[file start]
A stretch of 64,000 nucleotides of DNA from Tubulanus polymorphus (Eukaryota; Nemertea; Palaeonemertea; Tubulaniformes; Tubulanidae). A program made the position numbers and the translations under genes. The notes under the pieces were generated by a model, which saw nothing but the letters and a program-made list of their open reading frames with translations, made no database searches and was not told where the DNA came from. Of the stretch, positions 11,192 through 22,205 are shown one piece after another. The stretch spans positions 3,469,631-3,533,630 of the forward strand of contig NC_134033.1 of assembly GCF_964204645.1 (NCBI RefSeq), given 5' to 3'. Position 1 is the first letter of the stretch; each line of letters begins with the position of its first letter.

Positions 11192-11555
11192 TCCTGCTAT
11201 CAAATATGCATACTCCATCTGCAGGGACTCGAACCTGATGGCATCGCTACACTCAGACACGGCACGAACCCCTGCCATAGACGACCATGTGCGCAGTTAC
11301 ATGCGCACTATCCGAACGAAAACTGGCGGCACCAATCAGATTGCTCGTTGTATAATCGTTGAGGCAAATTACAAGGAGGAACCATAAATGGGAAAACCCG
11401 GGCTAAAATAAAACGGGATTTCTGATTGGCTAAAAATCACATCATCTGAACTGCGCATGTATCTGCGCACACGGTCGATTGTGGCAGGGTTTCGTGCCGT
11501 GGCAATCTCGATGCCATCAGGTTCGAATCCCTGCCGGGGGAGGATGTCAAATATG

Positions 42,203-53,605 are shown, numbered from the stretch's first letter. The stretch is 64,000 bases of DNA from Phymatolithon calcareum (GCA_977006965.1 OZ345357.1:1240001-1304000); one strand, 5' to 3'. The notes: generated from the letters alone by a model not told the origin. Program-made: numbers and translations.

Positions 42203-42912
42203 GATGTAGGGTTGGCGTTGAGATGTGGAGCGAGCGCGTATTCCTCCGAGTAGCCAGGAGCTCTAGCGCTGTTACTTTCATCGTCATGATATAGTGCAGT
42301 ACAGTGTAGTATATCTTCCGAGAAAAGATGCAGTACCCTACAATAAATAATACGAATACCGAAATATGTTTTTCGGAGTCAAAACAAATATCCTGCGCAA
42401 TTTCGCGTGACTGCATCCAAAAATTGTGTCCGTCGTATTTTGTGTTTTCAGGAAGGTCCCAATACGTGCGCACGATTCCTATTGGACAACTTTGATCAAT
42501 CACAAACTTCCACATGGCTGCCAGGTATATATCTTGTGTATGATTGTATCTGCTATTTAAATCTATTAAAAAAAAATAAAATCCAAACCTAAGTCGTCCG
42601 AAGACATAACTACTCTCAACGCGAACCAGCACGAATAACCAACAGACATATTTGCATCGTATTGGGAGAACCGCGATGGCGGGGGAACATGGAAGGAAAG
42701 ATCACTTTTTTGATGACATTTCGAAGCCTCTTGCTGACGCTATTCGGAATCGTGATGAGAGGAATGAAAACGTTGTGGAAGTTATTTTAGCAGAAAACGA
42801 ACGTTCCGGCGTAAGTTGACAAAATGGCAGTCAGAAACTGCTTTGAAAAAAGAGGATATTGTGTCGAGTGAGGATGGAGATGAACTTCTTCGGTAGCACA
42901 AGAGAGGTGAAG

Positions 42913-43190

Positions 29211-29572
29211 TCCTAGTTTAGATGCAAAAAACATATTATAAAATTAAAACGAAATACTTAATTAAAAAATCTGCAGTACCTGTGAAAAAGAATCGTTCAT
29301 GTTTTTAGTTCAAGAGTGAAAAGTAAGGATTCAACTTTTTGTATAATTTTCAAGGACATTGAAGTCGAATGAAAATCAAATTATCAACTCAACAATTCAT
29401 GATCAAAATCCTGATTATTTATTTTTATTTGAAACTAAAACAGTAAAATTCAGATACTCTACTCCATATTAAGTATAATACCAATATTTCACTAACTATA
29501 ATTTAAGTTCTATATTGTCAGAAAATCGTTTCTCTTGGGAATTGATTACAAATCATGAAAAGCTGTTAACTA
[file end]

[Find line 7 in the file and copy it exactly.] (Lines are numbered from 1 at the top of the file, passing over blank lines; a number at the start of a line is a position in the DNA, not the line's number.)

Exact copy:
11501 GGCAATCTCGATGCCATCAGGTTCGAATCCCTGCCGGGGGAGGATGTCAAATATG